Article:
How does Ken do it? At a recent Editorial Intelligence panel discussion on the London mayoral context clever commentariat panellists ranged from left to right, smart Cass Business School setting four of the six people on the platform seemed to be supporting Ken. Or at least thinking he was inevitable and the least worst devil you know. And they were dissing Boris: the right-wingers were saying he wasn't one for close work, and the lefties that he was offensive to minorities.
I'd rather assumed Boris had charmed a fair swathe of Londoners and that it was all up for grabs. But Ken is persuasive. He delivers fantastically rational actually reasonable responses to everything they throw at him. He doesn't lose it.
And he always delivers the killer punch you want to see land, even when, on any rational basis, you prefer his opponent. I've seen Ken address tired, drunk, Tory-loving businessmen at dinners in London hotels. They've been precisely the people who'd hate him on principle for his history, his alignments, his funny friends and absolutely everything about his famous Old Left sympathies. But he has wowed them every time.
But over the years, the group that's hated Ken most intensely has been London taxi drivers. Black cab blokes find against him on practically all counts. His convenient as they see it Arabism, his support for the Palestinians, his vote-winning multiculturalism. What's not to dislike, they're always telling me. And he works in that extraordinary Norman Foster building. Isn't that enough?
But his worst association by far, for them, is with the congestion charge and its impacts on tailbacks and traffic lights. In the Mall, for instance, the traffic lights at the Trafalgar Square end work maddeningly slowly. They let cars through three at a time. Taxi drivers are to a man convinced that this is Ken's own doing that he's been up there with a screwdriver and some fuse wire. They're convinced he hates them. Of course they're just that bit Right-leaning and small business sympathetic some of them. And, of course, they're not really a crucial voting group (except in a few outer Essex townships), so he probably feels he can afford to make an enemy of them. But it's still a fascinating stand-off, a nuanced thing of North London against East, or poly-hippies against Old London artisans to say nothing of the warring dress codes.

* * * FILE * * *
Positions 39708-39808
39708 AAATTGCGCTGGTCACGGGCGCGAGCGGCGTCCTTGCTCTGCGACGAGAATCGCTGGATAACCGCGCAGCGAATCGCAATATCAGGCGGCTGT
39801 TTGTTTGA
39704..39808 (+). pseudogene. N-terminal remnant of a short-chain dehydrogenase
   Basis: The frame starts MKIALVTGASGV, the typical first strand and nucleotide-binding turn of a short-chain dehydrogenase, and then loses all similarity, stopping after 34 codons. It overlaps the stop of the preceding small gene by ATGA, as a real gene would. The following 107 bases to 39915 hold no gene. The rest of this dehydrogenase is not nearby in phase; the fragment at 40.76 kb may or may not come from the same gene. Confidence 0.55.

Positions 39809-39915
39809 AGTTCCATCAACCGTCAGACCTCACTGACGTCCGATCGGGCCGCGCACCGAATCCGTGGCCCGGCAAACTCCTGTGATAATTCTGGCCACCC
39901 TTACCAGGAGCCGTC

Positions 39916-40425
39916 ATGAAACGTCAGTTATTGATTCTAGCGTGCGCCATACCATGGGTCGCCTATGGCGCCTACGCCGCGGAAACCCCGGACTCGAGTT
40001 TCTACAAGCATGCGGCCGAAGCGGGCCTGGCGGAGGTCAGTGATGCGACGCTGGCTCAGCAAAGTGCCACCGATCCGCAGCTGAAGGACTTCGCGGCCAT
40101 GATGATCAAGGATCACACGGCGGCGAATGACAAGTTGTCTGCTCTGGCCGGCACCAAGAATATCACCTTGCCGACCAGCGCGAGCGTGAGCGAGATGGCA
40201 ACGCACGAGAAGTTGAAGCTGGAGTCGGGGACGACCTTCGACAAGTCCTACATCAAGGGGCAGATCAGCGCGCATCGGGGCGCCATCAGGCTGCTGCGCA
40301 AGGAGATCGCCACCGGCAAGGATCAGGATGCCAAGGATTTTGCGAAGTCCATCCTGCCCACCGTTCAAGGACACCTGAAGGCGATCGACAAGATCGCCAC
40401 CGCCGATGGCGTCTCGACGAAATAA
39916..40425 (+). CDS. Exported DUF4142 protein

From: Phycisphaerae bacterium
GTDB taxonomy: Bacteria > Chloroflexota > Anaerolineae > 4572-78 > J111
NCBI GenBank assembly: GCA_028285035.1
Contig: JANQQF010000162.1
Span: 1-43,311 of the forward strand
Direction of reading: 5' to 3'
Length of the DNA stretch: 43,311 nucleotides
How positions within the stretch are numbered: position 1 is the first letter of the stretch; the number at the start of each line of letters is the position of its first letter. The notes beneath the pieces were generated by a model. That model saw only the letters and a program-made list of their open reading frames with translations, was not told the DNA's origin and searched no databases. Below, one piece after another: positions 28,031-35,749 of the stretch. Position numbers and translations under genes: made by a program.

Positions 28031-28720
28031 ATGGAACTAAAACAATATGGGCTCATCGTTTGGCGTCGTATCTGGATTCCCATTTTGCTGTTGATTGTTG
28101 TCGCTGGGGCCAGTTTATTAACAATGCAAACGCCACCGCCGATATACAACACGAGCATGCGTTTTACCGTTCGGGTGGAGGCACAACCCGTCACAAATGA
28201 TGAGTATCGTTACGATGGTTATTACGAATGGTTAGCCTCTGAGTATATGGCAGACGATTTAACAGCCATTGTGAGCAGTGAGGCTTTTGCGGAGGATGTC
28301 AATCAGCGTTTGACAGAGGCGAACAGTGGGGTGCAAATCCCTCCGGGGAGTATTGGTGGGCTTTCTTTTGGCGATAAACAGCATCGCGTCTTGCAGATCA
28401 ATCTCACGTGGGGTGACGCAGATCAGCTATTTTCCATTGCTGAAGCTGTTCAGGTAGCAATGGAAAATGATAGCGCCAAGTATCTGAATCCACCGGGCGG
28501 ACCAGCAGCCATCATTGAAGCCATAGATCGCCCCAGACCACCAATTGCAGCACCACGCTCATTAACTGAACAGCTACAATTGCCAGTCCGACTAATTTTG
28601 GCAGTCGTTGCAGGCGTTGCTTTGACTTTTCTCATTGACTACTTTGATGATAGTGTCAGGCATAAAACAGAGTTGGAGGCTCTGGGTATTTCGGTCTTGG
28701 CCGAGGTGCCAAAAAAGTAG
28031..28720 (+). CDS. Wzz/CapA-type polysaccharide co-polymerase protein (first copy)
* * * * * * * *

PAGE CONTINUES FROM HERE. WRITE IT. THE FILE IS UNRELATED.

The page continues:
I hear it all I'm in London black cabs criss-crossing the centre four or five times a day. The last thing was Ken's trip to India to secure lots of lovely Indian New Money as Inward Investment for London. But the cab drivers profoundly suspected he was both skiving and courting the ethnic vote.
But now amazingly he's backing (with Transport for London and the Met police) something they should like: a TV commercial warning against dodgy unlicensed minicabs. The black cab trade hates minicabs, but particularly those that solicit you illegally in the street. The West End is full of them now and they look like dangerous rust-buckets with dodgy drivers. (But small-hours-late and desperate with no cabs around, eventually someone will agree 15 to Camden Town and lean back against the torn vinyl.) This particular commercial really goes for it because it's warning party-loving single girls that these drivers could be rapists.
So there's this senior HR-manager type, early 30s, talking away on her mobile in her lightly accented Irish middle-class way about the party being great and getting a cab in the street. Then she's being driven through a menacing-looking underpass ("excuse me, where are we going?") to the big bleak open space in front of an underclass estate.
And then the crane shot's climbing up and away in just 40 seconds, they've unambiguously set up something that would take television for ever and the voiceover is warning that it's not legal and it's not safe. It's enough to put London's women off minicabs for life, which should leave my black cab friends very conflicted.Reuse content